I grew up in a suburb of Boston, northwest of the city. It was near Hanscom Air Force base, as well as Lincoln Labs and the headquarters of Raytheon. Thus, if the US and USSR had started flinging ICBMs at each other, my house definitely would have been glowing. But I always used to wonder exactly how everyone I knew would have died. Would our house have survived the initial blast long enough to burn in the massive firestorms that follow the nuclear blast? Would we have lasted long enough to die from radiation poisoning? Luckily a rather morbid individual named Eric Meyer created a Google Maps tool to map the effects of nuclear explosions. And, assuming a yield of 550 kilotons from a Soviet SS-19, my house would have been destroyed in the initial blast. Click this link to see the map.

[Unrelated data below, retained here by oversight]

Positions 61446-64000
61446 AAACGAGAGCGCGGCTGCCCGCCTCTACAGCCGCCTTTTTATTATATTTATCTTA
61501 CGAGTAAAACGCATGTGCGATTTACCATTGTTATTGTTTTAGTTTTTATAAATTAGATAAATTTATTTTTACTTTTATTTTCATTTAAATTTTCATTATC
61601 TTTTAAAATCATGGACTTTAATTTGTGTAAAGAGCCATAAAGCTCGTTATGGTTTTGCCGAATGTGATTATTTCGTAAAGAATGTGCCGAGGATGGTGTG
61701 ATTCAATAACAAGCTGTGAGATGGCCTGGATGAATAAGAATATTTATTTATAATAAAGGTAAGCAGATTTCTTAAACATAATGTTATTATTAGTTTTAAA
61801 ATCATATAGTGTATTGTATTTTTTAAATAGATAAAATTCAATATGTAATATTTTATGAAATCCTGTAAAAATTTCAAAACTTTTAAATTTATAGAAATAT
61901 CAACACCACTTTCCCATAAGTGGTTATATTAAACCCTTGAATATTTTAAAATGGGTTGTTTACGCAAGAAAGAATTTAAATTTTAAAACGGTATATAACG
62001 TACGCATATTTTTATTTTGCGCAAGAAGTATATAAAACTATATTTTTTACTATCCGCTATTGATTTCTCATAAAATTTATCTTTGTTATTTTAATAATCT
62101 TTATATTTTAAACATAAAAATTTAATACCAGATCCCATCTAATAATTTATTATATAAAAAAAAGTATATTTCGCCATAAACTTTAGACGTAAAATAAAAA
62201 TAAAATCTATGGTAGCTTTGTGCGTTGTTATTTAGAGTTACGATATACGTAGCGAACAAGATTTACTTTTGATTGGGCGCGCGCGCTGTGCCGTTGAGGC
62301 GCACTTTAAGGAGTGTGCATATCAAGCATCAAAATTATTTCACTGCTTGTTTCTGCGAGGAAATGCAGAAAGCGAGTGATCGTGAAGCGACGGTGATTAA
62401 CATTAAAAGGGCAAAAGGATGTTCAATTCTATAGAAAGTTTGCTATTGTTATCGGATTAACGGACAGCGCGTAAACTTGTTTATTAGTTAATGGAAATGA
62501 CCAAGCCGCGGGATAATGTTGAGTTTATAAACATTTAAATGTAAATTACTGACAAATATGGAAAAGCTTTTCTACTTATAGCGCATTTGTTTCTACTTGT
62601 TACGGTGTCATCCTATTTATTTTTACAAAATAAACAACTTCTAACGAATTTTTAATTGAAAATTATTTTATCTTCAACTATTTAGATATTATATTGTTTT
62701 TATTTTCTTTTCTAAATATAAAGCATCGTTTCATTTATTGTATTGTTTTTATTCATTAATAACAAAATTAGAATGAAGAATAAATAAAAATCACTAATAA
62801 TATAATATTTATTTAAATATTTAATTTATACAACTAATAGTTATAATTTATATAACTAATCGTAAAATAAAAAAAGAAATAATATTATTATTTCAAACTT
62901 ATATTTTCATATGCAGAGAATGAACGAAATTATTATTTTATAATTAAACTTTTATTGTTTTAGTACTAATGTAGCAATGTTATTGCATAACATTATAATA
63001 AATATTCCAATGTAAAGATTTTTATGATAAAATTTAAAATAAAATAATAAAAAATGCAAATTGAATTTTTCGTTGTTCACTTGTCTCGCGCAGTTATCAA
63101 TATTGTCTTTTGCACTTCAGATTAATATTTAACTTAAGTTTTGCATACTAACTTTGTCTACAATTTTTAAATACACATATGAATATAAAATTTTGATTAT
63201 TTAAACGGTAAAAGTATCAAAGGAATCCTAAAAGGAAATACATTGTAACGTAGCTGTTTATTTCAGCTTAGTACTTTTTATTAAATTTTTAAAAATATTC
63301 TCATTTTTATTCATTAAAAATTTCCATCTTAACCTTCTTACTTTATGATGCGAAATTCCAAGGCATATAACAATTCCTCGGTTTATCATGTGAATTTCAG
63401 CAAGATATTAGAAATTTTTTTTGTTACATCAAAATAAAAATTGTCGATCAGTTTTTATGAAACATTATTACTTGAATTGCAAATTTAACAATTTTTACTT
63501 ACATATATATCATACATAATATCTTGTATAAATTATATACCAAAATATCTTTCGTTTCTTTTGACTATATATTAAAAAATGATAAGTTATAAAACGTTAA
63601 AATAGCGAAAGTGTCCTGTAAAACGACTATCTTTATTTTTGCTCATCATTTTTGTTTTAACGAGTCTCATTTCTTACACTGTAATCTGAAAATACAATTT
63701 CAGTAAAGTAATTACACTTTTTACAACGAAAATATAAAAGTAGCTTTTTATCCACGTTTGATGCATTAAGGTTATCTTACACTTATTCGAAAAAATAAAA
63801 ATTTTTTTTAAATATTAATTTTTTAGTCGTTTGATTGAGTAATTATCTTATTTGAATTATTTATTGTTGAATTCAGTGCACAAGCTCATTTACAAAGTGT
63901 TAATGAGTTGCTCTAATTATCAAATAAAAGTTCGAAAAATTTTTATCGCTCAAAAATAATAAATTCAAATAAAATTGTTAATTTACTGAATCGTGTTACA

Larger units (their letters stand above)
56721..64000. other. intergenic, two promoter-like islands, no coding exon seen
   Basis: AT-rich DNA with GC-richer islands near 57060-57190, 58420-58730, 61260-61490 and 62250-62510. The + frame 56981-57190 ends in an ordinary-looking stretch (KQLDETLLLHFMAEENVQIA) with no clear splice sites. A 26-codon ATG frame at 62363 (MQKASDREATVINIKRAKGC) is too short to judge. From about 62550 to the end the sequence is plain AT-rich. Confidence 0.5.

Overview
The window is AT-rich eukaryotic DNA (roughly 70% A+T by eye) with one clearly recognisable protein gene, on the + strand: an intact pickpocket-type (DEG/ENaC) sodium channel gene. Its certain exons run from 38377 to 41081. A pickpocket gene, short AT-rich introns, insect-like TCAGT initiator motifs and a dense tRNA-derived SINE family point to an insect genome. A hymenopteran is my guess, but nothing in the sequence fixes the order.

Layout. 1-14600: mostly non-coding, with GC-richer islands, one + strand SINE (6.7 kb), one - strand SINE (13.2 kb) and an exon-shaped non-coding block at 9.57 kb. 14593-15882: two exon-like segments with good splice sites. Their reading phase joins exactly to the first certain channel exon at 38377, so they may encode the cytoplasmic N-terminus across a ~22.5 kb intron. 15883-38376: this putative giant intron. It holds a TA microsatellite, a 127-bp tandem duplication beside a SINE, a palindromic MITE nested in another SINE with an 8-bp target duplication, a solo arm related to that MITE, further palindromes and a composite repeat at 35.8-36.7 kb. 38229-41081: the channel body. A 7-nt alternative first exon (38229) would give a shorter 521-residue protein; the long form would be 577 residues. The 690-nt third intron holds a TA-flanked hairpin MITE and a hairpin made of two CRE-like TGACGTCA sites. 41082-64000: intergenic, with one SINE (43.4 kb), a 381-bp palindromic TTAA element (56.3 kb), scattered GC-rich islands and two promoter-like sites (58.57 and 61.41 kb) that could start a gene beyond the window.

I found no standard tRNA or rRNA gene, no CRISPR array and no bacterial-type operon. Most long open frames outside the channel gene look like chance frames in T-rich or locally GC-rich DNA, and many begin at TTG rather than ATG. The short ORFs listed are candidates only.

On reading the map: Everything in the smallest circle would be flat. The next smallest circle represents 5 PSI, that means that most buildings that aren't blast-resistant would be destroyed. My old house falls in the outer area of that region. Since it's made of wood, we can safely say that my house would have been flattened in WW3.
Have a nice day.